Edmund Keeley Dies at 94; Shone a Light on Modern Greek Culture

From the beginning, Professor and Mrs. Keeley were at the heart of the campus social scene, organizing parties and picnics for new hires, graduate students and visiting professors.

“Newcomers to Princeton were made to feel welcome amid a dazzling ensemble of writers, poets, professors, and friends from both Princeton and New York,” said Joyce Carol Oates, who arrived in 1978 intending to teach just one year but, thanks in part to Professor Keeley’s generosity, remains on the faculty today.

At the time, scholarship about Greece at Princeton was limited to the past and centered in the Classics Department. Starting in the 1970s, Professor Keeley built what became the Seeger Center for Hellenic Studies, now one of the leading institutions of its kind in the country.

Through the center, he invited Greek artists and scholars to visit the United States and took scores of students on trips to Athens and its environs, standing at the front of the tour bus, microphone in hand, lecturing about his favorite Greek poets.

“It would be fair to say that for the last half-century he was America’s leading cultural ambassador to Greece,” Dimitri Gondicas, who now directs the center, said in a phone interview.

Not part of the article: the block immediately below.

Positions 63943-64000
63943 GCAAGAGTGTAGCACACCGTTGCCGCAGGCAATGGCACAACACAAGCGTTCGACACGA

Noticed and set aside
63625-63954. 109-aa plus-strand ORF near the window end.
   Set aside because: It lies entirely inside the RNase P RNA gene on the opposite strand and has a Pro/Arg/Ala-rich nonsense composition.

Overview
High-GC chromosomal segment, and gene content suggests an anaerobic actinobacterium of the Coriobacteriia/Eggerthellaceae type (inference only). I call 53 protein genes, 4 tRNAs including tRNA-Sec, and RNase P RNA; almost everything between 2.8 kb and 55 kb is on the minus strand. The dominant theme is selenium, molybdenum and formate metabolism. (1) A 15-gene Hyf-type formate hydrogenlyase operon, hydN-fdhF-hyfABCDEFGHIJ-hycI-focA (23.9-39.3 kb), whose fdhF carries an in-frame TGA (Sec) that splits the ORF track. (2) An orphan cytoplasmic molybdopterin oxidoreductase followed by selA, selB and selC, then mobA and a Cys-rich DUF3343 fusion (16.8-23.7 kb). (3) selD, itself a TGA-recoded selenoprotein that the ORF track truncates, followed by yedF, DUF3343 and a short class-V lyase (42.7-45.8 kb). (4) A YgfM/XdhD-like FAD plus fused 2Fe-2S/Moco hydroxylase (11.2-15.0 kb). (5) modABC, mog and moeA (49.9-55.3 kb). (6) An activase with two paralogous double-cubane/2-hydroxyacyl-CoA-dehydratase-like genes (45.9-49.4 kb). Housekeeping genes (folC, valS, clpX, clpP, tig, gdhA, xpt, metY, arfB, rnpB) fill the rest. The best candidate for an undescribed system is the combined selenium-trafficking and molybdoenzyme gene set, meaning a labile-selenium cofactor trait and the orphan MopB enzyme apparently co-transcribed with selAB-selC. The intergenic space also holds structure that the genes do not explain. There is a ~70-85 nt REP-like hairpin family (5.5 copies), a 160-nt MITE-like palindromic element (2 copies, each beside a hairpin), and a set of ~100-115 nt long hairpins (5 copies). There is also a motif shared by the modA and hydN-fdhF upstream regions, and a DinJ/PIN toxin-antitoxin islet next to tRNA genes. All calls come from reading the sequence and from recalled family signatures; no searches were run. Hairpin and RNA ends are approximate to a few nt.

Professor Keeley’s interest in Greece was always shaped by his family’s connection to it. He was long haunted by rumors that his father, as an American diplomat, had played a role in the country’s efforts to quash left-wing dissent. His sense of guilt most likely informed his presidency of PEN America.

After he retired from both Princeton and PEN America, he turned to writing full time. He had already written several novels, and he went on to write several more — eight in all, most of them set in Greece and revolving around the theme of foreigners coming into contact with Greek culture.

He also took up poetry. Among his last works was “Daylight,” which appeared last year in The Hudson Review. A meditation on the Covid pandemic, it reads in part:

Why not leave it all to Nemesis

And take a long walk outside

In whatever direction holds the prospect

Of your recovering things to remember

From those lighter years in open spaces

That shore beside an endless sea.






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